Social networks are flooded these days with an explosion of colours, geometric shapes and attitude. People share the screenshots that matter most to them from the Spotify Wrapped, the annual summary of consumption that the platform prepares for each user. flow Music. The motives are varied: to feel unique, to show that our tastes are the most, to attract attention.
We must realize that what Spotify has achieved has a lot of advantages. Its users proudly display some of the data the company has extracted from their listening habits, giving them a massive marketing campaign for free. The phenomenon has implications from a privacy point of view. Those who share Wrapped not only know that Spotify collects and analyzes data about their lives (how many hours and what time of day music is listened to, favorite bands and podcasts, favorite styles), but they also have no qualms about making it public.
Would you do the same for other information that Spotify stores but doesn’t appear in the annual summary? The platform doesn’t just know the name, address, or age of its followers. Musical tastes say a lot about people. More than it might seem. If you listen all day heavy metal But in the afternoon you prefer nursery rhymes, most likely we are dealing with dad or mom. if it is flow Stop working at game time, we could have a football fan in front of us. If very rhythmic music is heard first thing in the morning or in the afternoon resting with usual consumption, the theme may be runner or an athlete.
Spotify performs a mathematical analysis of songs, examining beats, tempos, and melodies, and looking for values associated with each available band or theme. Thus, it assigns a value to each song, which in turn generates another value when combined with the songs in the user lists. All this information is crossed with data collected about the user by the platform itself or by third parties, such as Facebook. Investigation The New York Times It revealed in 2018 that Mark Zuckerberg’s social network shared sensitive user data with about 150 companies, including Spotify.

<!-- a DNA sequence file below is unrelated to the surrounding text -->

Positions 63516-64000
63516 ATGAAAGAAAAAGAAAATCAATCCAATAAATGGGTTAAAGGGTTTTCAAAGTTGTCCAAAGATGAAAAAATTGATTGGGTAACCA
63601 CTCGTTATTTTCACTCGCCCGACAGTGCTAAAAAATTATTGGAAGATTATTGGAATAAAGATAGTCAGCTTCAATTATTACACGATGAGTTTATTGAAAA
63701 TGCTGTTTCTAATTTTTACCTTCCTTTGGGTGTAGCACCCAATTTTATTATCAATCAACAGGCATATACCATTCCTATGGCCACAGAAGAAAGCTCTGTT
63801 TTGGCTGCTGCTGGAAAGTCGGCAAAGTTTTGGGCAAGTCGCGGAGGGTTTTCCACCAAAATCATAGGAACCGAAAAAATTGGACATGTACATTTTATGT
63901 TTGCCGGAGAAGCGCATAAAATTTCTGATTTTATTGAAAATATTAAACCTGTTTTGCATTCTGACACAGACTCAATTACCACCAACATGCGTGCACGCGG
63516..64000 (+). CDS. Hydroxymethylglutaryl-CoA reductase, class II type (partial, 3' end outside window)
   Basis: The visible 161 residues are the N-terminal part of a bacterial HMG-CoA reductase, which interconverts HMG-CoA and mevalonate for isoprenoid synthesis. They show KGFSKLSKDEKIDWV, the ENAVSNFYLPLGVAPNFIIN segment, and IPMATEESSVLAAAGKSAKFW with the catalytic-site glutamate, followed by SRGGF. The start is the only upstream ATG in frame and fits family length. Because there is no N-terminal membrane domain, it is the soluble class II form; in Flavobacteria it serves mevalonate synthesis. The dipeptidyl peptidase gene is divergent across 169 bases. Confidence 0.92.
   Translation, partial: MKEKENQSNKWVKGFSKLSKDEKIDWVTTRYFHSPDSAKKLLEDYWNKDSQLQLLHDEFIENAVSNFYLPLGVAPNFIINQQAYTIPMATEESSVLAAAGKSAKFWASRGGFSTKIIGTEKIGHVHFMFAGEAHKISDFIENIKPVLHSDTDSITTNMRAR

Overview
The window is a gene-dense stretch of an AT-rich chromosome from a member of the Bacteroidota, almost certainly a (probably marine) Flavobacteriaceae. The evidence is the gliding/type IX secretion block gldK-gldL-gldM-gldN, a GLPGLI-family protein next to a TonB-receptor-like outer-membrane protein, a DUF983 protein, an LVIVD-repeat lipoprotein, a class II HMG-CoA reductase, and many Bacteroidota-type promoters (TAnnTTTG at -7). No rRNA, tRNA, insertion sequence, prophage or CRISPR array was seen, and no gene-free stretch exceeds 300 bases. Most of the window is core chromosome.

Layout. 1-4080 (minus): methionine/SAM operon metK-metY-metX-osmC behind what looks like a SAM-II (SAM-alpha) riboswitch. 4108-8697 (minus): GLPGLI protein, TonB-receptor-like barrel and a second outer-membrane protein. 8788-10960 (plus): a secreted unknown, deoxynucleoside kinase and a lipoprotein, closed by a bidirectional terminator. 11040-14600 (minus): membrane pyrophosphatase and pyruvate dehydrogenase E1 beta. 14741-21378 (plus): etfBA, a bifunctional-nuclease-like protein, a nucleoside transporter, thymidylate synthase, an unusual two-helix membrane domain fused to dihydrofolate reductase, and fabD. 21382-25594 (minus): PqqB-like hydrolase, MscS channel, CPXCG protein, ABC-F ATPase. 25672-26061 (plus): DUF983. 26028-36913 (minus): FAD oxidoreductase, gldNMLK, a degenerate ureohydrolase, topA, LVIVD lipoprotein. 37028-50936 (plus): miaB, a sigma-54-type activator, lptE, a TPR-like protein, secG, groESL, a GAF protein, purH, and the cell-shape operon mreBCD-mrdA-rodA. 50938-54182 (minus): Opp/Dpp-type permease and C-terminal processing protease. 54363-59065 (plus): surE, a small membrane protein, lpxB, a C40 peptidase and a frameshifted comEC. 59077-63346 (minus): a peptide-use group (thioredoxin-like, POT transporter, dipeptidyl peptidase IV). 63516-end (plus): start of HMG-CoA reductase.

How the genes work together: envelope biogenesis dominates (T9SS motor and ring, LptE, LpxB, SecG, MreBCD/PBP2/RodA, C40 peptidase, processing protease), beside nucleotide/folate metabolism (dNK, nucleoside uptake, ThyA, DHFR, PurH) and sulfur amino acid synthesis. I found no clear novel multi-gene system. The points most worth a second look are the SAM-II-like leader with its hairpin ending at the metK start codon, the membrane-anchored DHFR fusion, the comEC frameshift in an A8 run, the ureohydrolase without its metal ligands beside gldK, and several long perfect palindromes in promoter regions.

And why does he do all this? Spotify, like many other tech companies, analyzes and requests all this torrent of information from its users so that advertisers can show their ads to the audience that matches what they’re selling. This is how the so-called segmented or targeted advertising works, which is the cornerstone of the modern digital economy.
Spotify shares your data with Facebook by default, unless you tell it not to. They also use information about your music consumption to deliver personalized ads to you. This option can also be deactivated, though not completely: the platform will stop sharing your “aggregated” data with advertisers, but will still serve ads “based on your Spotify registration information and usage data over time.” real.”
One indicator works to get an idea of the complexity of personal data analysis performed by tech companies: the length of their terms and conditions of service. The text that appears at the top of the tab that we usually accept without reading it every time we install an application. Spotify offers an 8,600-word document, which equates to about 35 minutes of reading. Twice as Facebook, Amazon or YouTube, three times as much as Instagram or Netflix and ahead of Twitter, LinkedIn or Tinder. It has been surpassed only by Microsoft, which set a record with 17,000 words and more than an hour of reading.
But the Spotify Wrapped ire raises another interesting question. Will those who share it on the networks do the same with the annual summaries prepared by other big platforms? Google has a lot of information about you. Again, you use it to display advertisements that may be of interest to you. But he also knows where and who you were last night, what kind of porn you like and if you actually went on a business trip in those days you were away. Meta, the parent company of Facebook, Instagram and WhatsApp, knows your salary range and if you voted right even if you pretended to be left.
Summary tabs can be very entertaining. They will be useful in understanding how much we are scrutinized in the digital age. And there may also be people willing to share it.
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